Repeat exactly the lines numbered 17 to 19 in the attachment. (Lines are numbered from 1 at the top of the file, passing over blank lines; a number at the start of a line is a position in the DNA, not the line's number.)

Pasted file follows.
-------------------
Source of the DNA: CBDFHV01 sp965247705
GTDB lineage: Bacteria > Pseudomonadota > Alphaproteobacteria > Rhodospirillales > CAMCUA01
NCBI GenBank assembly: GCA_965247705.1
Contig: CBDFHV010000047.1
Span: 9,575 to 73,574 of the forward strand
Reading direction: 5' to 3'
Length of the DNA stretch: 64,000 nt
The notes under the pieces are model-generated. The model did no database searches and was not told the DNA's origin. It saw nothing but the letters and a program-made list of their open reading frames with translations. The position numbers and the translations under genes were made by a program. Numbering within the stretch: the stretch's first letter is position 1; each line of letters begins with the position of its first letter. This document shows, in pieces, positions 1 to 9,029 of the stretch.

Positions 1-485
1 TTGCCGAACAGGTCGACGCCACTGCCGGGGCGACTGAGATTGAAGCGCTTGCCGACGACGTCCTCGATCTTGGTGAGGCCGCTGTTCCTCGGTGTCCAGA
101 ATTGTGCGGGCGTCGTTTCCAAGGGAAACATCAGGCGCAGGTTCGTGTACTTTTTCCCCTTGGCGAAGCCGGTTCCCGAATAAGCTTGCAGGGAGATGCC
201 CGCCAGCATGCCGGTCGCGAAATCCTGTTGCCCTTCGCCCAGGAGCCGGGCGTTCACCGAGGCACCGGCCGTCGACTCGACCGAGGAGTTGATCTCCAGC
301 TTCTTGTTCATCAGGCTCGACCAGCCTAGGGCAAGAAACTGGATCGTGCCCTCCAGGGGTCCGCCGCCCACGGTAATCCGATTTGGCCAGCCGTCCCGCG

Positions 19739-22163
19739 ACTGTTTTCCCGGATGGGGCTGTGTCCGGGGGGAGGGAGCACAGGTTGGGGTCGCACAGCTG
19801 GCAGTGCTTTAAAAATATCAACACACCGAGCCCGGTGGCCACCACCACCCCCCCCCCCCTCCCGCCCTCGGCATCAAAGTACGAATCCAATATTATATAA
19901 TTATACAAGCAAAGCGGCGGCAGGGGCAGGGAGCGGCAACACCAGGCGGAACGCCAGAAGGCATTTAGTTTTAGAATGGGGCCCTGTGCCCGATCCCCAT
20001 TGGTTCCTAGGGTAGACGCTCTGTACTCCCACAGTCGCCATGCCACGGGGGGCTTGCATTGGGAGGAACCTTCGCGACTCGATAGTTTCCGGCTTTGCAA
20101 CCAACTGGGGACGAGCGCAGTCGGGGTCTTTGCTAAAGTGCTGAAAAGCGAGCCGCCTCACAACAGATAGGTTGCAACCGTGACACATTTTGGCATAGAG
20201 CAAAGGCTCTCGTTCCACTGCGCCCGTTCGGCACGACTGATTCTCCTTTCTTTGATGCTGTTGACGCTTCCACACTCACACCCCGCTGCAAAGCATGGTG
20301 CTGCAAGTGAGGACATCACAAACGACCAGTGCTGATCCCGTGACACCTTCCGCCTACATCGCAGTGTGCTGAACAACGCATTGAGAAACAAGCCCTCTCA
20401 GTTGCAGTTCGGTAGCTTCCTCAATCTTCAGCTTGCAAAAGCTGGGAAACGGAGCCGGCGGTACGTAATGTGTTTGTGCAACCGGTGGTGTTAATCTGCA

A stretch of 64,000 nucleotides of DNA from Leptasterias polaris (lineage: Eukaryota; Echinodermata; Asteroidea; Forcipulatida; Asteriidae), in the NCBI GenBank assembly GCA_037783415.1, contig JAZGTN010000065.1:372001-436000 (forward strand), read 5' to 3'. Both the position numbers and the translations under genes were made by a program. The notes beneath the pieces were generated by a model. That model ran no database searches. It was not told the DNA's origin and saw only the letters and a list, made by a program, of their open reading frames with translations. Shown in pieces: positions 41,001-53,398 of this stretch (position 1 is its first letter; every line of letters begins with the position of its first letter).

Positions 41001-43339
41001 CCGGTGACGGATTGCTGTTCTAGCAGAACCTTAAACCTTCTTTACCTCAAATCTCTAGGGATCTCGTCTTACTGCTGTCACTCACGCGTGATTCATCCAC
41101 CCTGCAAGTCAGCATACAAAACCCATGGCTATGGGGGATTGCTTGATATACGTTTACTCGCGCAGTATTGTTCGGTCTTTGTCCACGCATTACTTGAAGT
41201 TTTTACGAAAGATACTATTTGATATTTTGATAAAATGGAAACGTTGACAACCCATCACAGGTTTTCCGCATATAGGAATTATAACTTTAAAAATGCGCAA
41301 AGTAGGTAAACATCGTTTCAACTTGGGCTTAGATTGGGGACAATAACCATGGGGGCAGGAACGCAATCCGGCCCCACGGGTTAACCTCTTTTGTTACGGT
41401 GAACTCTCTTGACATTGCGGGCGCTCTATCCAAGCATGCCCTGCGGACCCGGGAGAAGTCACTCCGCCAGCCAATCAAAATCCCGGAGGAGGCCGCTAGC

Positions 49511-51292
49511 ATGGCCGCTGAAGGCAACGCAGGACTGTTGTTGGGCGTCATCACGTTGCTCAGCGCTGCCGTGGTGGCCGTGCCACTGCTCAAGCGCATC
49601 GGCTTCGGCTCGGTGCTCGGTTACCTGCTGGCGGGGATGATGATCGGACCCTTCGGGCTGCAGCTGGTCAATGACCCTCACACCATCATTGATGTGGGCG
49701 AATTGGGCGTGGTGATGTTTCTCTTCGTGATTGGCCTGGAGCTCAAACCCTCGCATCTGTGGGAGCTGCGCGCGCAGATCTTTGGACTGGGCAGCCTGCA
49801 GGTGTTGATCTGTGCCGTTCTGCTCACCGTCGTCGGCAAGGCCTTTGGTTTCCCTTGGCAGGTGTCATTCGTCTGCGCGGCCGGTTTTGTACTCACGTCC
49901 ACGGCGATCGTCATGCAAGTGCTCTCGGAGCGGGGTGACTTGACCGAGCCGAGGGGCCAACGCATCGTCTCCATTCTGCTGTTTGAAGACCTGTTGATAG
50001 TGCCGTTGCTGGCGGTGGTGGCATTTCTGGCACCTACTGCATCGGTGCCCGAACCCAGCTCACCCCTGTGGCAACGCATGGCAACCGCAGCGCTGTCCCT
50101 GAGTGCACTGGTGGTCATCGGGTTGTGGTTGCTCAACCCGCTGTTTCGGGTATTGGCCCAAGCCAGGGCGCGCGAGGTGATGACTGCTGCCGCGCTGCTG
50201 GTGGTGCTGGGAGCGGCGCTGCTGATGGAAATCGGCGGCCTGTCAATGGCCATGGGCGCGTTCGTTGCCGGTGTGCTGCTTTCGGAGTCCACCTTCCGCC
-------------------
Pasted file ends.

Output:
19901 TTATACAAGCAAAGCGGCGGCAGGGGCAGGGAGCGGCAACACCAGGCGGAACGCCAGAAGGCATTTAGTTTTAGAATGGGGCCCTGTGCCCGATCCCCAT
20001 TGGTTCCTAGGGTAGACGCTCTGTACTCCCACAGTCGCCATGCCACGGGGGGCTTGCATTGGGAGGAACCTTCGCGACTCGATAGTTTCCGGCTTTGCAA
20101 CCAACTGGGGACGAGCGCAGTCGGGGTCTTTGCTAAAGTGCTGAAAAGCGAGCCGCCTCACAACAGATAGGTTGCAACCGTGACACATTTTGGCATAGAG